This is a perfectly serviceable piece of genre fiction. That sounds snooty, but it isn’t. This isn’t high art, literary fiction that’s going to win Booker Prizes. It’s fiction written specifically to fulfill the tropes of a particular genre, in this case romance. We have a single, successful in her own right, busy twenty/thirty-something, most definitely not looking for love, being blown away by a very rich, single, incredibly good-looking, faintly misogynistic and arrogant thirty/forty-something male to whom she is immediately and overwhelmingly attracted. The stage is set.
One thing that I picked up on as a little strange is that your synopsis is all about Alex, yet the opening few pages (this first thousand words) are all about Faye. It might be that the synopsis you put together for this site doesn’t really reflect the story, in which case don’t worry, but generally, the synopsis should reflect the point of view (PoV) of the main character. As we have it here, the main character is Faye. The crucial meeting of the two main characters is all told from her PoV; her reaction to him is narrated at length; his reaction to her is not gone into in any detail. As I said, this might not be your “real” synopsis, but if the story is largely told from Faye’s PoV, then the synopsis should mirror that.
I also found it odd that he assumes that she’s “Mrs” Taylor. Was there a point to this? Is he hideously old-fashioned? Has he been told that she’s married? Where I think someone from an older generation might address a female acquaintance as “Mrs” by default, I’m not sure someone of his age (again, not sure, but thirty/forty would be a guess) would. If I was meeting a woman for the first time in a business situation I would refer to them either by name (“Hi Ingrid, nice to meet you”) or with a “Ms” if more formal. I think that’s just the way things are now, isn’t it? The other possibility is that she’s wearing a wedding ring, for reasons that we don’t yet know (which would be an interesting twist), but that isn’t mentioned here.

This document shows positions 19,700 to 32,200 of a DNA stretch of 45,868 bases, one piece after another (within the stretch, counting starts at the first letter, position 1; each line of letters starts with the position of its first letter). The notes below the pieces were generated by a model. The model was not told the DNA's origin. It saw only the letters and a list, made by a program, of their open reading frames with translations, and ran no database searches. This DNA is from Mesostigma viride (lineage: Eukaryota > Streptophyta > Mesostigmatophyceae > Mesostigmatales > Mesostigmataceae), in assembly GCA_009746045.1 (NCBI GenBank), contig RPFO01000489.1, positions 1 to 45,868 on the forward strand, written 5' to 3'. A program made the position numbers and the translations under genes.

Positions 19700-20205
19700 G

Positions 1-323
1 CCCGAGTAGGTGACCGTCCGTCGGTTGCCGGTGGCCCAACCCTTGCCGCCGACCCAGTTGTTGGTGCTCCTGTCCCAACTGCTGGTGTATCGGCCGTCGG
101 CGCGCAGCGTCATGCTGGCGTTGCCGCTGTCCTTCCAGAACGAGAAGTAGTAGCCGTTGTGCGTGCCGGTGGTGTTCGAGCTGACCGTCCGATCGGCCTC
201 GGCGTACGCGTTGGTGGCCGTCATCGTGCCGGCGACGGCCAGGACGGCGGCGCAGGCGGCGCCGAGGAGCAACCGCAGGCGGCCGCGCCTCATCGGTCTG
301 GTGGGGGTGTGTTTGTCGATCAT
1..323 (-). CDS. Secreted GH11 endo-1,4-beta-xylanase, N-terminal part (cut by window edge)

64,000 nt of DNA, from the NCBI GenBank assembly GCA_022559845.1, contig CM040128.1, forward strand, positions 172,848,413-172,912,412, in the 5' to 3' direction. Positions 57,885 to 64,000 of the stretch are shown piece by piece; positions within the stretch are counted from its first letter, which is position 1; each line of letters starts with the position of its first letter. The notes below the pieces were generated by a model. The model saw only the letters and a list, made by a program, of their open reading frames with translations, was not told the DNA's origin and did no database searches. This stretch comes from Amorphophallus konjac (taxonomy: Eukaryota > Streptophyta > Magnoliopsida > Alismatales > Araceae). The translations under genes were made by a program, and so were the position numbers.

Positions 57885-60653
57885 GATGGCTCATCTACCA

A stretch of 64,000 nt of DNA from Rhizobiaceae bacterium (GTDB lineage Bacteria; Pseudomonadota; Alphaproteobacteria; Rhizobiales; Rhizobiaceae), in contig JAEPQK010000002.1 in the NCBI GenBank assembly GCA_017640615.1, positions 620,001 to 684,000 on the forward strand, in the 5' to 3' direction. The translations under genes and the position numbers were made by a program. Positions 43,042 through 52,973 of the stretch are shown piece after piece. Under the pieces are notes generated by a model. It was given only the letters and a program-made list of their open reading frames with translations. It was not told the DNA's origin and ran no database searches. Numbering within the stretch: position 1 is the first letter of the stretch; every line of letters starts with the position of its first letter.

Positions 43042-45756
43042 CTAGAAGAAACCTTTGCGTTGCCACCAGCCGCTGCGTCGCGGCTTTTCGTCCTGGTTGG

My last comment would be just to point out that having characters look at themselves in a mirror (in order for the author to avoid describing the close PoV character’s appearance in narration) is a huge cliche. It’s not “wrong”, but it doesn’t inspire confidence in having an original and exciting voice, which is what most agents and genre publishers are looking for. There will be many opportunities for you to describe her “auburn curls” at a later date, I’m sure, and I just think that that would be the better solution.
I can’t fault the general technical quality of the writing, although strictly there are a few punctuation mistakes that need sorting, and why the telling and then the showing (“he was every woman’s dream” followed by lengthy description of hunky paradigm)? I’m sure you could send this to a romance agent as is, but hopefully I’ve given you a few tips as to how you could improve your chances.
Thanks for posting!